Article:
Sri Lanka’s Rajapaksa steps down, protester says, “We are the real power.”

sri lanka's rajapaksa steps down, protester says, we are the real power.
sri lanka’s rajapaksa steps down, protester says, we are the real power.

He fled to Singapore on Friday in an attempt to avoid the mass rebellion that erupted in Sri Lanka because of the country’s greatest economic crisis in seven decades.

A new president will be appointed “constitutionally” from here on out, Mahinda Yapa Abeywardena, Sri Lanka’s parliament speaker, told reporters. “It’s going to happen in a flash and for the better. I ask for everyone’s help in this endeavour.”

Sri Lanka’s parliament speaker accepts Rajapaksa’s resignation

After fleeing to the Maldives with his wife and two bodyguards early on Wednesday, Rajapaksa arrived in Singapore on Thursday. Last Saturday, protesters assaulted his home and office.

As a 34-year-old schoolteacher who had been camping outside the presidential secretariat for the previous three months, Arunanandan expressed his joy at the resignation of President Mahinda Rajapaksa.

“This country belongs to us.”

Sri Lanka’s largest city of Colombo erupted into excitement late on Thursday night after the speaker received an e-mail informing him of Rajapaksa’s resignation.

Gota Go Gama, a protest venue named after the first name of former Sri Lankan President Mahinda Rajapaksa, was filled with people who lit off fireworks, chanted slogans, and danced joyfully.

Speaker Abeywardena stated that parliament will return on Saturday in order to conclude the selection process for a new president within the next seven days. The weekend meeting’s agenda will be established on Friday, and the vote for the next president will take place on July 20 in parliament.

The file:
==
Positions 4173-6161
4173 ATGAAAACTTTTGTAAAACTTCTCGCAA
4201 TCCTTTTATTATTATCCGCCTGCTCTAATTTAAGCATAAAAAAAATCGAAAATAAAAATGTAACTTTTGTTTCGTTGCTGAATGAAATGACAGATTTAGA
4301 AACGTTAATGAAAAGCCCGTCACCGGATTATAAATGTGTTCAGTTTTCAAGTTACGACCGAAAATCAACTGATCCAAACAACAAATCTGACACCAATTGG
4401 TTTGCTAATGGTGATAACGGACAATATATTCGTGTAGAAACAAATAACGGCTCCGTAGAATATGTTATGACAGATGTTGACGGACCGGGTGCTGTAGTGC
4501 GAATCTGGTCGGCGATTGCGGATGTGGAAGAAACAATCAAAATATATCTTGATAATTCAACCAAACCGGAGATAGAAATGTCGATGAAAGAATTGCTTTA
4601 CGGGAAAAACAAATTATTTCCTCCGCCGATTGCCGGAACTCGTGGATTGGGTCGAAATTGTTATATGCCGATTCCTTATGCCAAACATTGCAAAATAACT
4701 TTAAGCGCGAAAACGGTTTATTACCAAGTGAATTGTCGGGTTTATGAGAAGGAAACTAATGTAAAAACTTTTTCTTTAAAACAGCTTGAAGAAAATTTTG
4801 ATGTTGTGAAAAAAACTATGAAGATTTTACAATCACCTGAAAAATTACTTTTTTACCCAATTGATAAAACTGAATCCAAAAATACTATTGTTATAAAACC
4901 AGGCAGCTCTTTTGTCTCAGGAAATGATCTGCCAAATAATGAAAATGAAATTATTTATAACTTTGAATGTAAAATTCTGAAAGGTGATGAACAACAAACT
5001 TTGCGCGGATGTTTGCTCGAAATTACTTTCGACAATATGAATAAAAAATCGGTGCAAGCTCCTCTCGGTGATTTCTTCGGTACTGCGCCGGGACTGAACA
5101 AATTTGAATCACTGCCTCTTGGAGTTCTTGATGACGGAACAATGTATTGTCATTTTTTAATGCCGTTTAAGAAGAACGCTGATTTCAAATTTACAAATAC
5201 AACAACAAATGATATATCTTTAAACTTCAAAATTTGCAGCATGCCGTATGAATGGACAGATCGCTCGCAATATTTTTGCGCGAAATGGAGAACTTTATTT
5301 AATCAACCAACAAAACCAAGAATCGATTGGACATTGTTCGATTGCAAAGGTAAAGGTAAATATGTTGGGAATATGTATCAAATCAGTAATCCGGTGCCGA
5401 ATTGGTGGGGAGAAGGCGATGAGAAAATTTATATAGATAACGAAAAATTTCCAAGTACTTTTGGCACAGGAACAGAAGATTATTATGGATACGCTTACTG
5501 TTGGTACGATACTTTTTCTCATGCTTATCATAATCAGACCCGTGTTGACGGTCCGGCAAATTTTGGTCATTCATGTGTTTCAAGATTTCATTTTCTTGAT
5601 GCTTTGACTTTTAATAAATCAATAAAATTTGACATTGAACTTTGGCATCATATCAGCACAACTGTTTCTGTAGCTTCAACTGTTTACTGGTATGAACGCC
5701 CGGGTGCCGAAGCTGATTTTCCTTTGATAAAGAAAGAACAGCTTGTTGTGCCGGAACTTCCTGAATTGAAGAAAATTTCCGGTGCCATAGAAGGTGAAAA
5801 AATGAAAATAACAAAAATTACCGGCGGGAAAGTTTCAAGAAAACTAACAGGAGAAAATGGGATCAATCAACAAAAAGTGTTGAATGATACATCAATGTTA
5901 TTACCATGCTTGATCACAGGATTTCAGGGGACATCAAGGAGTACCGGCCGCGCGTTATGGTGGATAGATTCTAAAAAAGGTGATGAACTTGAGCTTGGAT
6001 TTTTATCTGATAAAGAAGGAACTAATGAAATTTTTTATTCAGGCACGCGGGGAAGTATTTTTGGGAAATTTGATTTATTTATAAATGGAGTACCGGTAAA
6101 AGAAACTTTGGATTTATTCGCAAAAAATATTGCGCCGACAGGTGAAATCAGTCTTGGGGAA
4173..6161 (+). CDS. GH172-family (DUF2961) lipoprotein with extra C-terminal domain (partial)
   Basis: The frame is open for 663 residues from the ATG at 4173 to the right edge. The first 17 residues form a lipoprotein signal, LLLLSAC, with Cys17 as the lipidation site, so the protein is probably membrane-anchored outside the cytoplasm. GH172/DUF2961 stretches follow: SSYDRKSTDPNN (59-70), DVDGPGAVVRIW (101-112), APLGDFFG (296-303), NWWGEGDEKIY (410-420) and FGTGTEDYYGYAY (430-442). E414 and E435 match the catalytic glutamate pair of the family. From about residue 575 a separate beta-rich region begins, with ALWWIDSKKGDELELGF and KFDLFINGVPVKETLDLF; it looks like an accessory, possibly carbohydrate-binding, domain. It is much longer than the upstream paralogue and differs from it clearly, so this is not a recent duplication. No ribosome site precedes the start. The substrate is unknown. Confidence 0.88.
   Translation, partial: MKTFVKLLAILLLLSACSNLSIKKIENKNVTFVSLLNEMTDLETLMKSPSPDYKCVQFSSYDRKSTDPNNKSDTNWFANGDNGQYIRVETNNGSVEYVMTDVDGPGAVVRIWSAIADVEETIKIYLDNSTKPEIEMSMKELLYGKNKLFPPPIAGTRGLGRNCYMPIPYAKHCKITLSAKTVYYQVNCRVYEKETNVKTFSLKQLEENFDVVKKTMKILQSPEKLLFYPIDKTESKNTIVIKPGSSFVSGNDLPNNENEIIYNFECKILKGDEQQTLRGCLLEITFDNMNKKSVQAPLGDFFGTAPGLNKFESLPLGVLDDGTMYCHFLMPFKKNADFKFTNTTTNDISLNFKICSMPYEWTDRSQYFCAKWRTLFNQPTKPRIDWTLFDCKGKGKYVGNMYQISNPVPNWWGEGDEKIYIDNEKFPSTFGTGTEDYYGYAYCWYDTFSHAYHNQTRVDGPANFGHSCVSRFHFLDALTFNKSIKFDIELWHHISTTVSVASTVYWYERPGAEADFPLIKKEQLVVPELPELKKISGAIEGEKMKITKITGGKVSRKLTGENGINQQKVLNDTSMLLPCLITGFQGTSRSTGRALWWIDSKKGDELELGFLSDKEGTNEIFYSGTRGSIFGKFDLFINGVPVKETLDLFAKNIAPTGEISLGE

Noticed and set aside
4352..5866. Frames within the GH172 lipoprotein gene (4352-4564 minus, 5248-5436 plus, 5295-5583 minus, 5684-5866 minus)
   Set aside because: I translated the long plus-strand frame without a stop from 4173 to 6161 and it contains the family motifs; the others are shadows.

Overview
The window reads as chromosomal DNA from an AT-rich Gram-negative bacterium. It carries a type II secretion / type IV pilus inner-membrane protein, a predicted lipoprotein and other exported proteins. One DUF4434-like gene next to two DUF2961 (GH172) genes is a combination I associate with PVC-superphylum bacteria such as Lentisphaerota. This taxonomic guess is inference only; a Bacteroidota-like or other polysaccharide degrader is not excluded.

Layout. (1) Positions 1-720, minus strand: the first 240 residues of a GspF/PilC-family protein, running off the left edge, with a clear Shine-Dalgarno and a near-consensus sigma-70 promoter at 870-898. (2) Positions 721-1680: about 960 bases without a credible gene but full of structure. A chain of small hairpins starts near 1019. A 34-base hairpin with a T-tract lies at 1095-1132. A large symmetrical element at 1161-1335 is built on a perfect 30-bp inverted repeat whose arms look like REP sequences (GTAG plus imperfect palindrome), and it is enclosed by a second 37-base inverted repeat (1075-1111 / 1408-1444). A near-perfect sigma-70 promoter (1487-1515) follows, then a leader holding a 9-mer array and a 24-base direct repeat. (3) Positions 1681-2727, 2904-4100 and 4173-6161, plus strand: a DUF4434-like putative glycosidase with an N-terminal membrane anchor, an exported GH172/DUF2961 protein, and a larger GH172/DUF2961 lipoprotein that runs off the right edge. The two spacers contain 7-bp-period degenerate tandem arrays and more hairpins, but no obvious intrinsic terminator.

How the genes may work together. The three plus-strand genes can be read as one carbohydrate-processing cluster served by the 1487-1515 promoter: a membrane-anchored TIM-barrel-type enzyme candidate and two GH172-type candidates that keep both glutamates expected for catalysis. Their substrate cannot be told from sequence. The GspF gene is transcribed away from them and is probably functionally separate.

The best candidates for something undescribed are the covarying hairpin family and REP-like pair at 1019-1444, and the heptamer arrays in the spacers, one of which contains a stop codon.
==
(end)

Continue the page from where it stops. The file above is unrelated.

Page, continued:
Prime Minister Ranil Wickremesinghe will be acting as interim president, but the ruling party has yet to make a final decision on whether he will take over permanently. Among the possible contenders are Sajith Premadasa of the opposition, and Dullas Alahapperuma, the senior lawmaker.

Hundreds of thousands of protesters stormed government offices in Colombo last weekend, blaming the Rajapaksa family and allies for soaring inflation, shortages of essential supplies, and corruption in Sri Lanka’s economy.

In order to preserve fuel, the government has shuttered schools and mandated work-from-home policies for office workers. Foreign loans have been defaulted on by a country of 22 million people.

Central bank officials have warned that headline inflation could reach to 70 percent over the next few months.

A possible bailout loan from the International Monetary Fund had been in the works for Sri Lanka before the most recent cabinet shambles halted those talks.

International Monetary Fund spokesman Gerry Rice said on Thursday that the IMF was still in touch with government officials at the technical level but intended to begin high-level negotiations “as soon as practicable.”

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